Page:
In his interview, Rick MacInnes-Rae says that while Canada may not actually have invoked R2P as a justification for the Libyan intervention, it nonetheless accomplished “what R2P would have wanted.” He then raises the issue of motive, i.e., protecting civilians or protecting access to resources, as he believes that will be raised as part of the aftermath discussion. He thinks that in such situations, social media can be used to activate opposition and that the media has no real role in R2P, only a journalistic mandate.

Also asked about about R2P in Libya, André Pratte says it is too early to say if it was a success. He spoke of assessing the short-term goals in those scenarios, and then addressing what happens when the intervening powers leave. In terms of the role of social media, he sees it as being used for coverage and opening a window, especially where journalists have limited or no access.

Photo: edhird.wordpress.com

In September 2005, three mass graves were discovered in Rutshuru, in North Kivu province of eastern Congo. Two years later this discovery led to the UN High Commissioner for Human Rights and then UN Secretary-General Kofi Annan initiating a mapping exercise to investigate atrocities committed in the country between 1993 and 2003. The concluding report (click here for an interview with one of the report’s authors, Jason Stearns) was published in October 2010. Now, one year later, Human Rights Watch is calling on governments the world over to bring the perpetrators of the atrocities to justice.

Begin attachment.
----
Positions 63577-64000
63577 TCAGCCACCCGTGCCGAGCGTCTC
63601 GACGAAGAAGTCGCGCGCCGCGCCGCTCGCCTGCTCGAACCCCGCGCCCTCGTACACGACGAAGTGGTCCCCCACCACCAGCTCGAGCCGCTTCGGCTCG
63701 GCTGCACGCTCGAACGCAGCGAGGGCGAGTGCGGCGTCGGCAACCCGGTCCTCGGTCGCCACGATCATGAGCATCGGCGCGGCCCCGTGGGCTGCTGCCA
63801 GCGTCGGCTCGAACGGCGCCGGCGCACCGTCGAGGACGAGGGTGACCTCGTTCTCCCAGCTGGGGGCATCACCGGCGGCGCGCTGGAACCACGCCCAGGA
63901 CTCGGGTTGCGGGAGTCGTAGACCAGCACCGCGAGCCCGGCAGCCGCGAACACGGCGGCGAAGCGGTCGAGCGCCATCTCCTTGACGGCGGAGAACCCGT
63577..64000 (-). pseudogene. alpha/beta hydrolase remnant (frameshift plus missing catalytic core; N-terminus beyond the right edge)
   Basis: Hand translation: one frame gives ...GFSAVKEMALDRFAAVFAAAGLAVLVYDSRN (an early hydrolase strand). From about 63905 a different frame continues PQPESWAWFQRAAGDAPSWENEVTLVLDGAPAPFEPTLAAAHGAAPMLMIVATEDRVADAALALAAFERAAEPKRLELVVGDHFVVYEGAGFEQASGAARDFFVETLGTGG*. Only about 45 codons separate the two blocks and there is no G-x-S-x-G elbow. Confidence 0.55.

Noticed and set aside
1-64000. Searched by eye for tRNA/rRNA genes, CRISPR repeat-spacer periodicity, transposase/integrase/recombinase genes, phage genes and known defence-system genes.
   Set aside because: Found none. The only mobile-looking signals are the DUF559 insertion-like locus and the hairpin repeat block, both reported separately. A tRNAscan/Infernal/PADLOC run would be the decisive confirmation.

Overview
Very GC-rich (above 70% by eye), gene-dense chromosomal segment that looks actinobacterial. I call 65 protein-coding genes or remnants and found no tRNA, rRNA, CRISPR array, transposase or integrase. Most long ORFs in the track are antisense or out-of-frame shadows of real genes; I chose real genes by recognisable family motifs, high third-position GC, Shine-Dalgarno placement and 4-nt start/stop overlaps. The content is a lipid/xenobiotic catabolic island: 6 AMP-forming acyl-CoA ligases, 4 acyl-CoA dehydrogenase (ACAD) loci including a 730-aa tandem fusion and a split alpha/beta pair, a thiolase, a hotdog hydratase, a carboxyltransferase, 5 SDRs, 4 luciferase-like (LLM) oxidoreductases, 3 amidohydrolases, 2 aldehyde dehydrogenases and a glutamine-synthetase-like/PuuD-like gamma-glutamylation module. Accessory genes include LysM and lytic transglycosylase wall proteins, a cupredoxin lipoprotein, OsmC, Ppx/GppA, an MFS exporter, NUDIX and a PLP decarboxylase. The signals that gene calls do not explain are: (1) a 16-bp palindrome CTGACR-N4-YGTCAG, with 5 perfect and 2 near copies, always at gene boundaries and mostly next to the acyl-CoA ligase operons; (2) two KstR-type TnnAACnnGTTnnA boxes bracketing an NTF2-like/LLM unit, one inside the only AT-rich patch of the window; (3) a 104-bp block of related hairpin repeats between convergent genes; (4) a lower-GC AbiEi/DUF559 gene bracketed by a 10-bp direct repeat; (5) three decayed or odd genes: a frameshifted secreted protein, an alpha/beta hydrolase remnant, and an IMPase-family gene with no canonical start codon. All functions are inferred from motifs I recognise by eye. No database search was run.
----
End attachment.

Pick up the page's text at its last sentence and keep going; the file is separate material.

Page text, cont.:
Addressing the most serious violations of human rights and international humanitarian law in Congo between March 1993 and June 2003, the mapping report describes the role of all responsible Congolese and foreign parties, including military or armed groups from Rwanda, Uganda, Burundi, and Angola. The Congolese government drafted a law to create a specialized mixed court, comprised of both international and domestic staff, but the Congolese senate rejected the proposal, despite support from Congolese civil society groups. Meanwhile, the governments of the other named African nations, as well as the UN, have failed to take decisive action.

Human Rights Watch has urged the UN High Commissioner for Human Rights and the Secretary-General to confer with the Congolese government, as well as the other governments named in the report and international legal experts, about how to ensure accountability for the crimes. Human Rights Watch is also calling on UN member states to support the Congolese government, financially and politically, in setting up mechanisms to try those responsible for the crimes.

Photo: csmonitor.com

* France continues its policy of carrying out mass evictions and expulsions of Roma, despite a warning from the European Commission, as well as a threat of EU sanctions, over a year ago. On September 29 Human Rights Watch made public a briefing paper it sent to the European Commission regarding the inadequacy of an immigration law France passed this year in June. The new law, designed to address the European Commission’s grievances, was deemed adequate by the European Commission in August, but Human Rights Watch says it in fact targets the Roma: “The law allows authorities to expel EU citizens for ‘abuse of rights’ if they have been in France on repeat short-term stays or are in France ‘for the fundamental purpose’ of benefiting from the social assistance system. This flies in the face of EU law, which allows citizens of member countries to stay in any EU country for up to three months without conditions.” Around 9,500 Roma were expelled in 2010, according to French government figures. In the first three months of this year, 4,714 Roma were expelled.